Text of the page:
Taylor Wessing Budapest, working with lawyers from America's Nixon Peabody law firm, has helped persuade the United States Supreme Court to uphold a lower court's ruling that US courts lack jurisdiction over the Hungarian State in a lawsuit involving the attempted restitution of artworks that once belonged to the Herzog Collection. The Court published its decision on January 7, 2019.
According to a summary provided by Taylor Wessing, "the fate of the enormously valuable Herzog-estate has long been a subject of fascination among art-lovers and restitution law experts alike. The eight-year-long lawsuit, which seems to be reaching its conclusion by the decision published this Monday, was initiated against the Hungarian State and four state-owned institutions by US and Italian descendants of the Jewish art collector baron Mor Lipot Herzog, for the restitution of 44 artworks currently forming part of Hungarian public collections. The court’s decision may finally close the saga concerning artworks by masters such as El Greco, Zurbaran, Ribot, Corot, and Courbet.
Plaintiffs brought their claim before the United States District Court for the District of Columbia for the restitution of the artworks in 2010 .... The lawsuit, which is especially important from the perspective of Hungary’s sovereignty, raised the central question of whether – under US law – the jurisdiction of US courts can be established over Hungary in connection to property located abroad. In Hungary’s view, due to their close connection to the country’s 20th century history, the Herzog-heirs’ claims should be decided by the courts of Hungary, as had already been the case for several of the artworks.
Following a lengthy legal battle, in 2017 the U.S. Court of Appeals for the District of Columbia Circuit accepted the defendants’ reasoning, according to which – in order to establish US jurisdiction – a much stronger connection must be shown between the object of the lawsuit and the United States than what could be found in the present case. In the court’s opinion a foreign state can only be tried before US courts in restitution cases if the asset to be restituted is located in the United States.
This decision prompted the plaintiffs to turn to the Supreme Court of the United States, the land’s highest judicial body. In addition to the invitation of the US Solicitor General to submit its views about the jurisdictional issues raised, the importance of the case is also indicated by the number of third parties who decided to share their opinion with the court. Ultimately, the Supreme Court followed the US Solicitor general’s recommendation and rejected the plaintiffs’ petition, thereby upholding the lower court’s decision that confirmed the immunity of the Hungarian State. Although the lawsuit may continue against the museums holding the artworks, the legal viability of such an action is more than doubtful.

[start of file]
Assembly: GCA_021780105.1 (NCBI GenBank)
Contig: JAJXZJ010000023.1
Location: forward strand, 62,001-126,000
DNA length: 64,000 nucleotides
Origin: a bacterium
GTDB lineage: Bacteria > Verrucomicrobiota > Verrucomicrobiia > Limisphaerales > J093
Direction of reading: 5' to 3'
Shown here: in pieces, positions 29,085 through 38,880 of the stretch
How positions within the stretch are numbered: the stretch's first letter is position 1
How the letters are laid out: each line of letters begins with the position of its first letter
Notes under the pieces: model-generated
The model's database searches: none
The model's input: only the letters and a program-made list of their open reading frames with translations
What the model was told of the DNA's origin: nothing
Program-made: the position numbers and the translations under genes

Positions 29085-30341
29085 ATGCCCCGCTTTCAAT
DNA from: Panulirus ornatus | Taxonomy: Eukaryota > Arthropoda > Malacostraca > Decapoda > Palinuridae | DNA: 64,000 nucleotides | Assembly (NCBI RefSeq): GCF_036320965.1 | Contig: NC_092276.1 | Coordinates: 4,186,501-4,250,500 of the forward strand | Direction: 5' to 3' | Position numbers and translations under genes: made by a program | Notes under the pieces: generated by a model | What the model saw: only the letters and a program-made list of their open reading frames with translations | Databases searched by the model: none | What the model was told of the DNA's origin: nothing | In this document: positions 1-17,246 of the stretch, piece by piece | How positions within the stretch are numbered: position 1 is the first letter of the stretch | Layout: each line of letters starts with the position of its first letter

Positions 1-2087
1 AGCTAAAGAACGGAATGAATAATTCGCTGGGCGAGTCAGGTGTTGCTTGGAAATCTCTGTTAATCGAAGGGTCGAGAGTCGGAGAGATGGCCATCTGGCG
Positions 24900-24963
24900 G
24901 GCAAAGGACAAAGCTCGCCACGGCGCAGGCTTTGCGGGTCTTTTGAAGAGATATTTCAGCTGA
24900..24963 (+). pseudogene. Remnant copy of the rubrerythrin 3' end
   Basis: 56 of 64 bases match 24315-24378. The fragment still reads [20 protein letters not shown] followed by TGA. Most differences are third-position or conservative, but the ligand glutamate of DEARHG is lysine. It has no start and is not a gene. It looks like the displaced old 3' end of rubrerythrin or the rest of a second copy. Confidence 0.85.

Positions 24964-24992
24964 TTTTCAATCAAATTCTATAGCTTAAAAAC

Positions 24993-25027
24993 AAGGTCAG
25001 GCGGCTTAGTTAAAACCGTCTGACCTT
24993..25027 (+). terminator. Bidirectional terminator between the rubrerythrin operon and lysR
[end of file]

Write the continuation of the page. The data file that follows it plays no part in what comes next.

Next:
This success ... is not only decisive in relation to the fate of the Herzog-estate, but is also a crucial development from the aspect of the sovereignty of Hungary as well as other states that are sued before US courts with restitution claims.
The Taylor Wessing Budapest was led by Partner Zoltan Novak, who leads the firm's Dispute Resolution practice. He explained of the Court's ruling that: “the decision severely restricts US jurisdiction in restitution claims brought against foreign sovereigns. Although it stops short of generally preventing the adjudication of such cases in the US, the most important US courts will be precluded from exercising jurisdiction in restitution lawsuits against foreign states. In the future, most of these claims will have to be litigated before the courts of the country accused of the wrongdoing."
The Nixon Peabody team was led by Partners Thaddeus Stauber and Sarah Andre.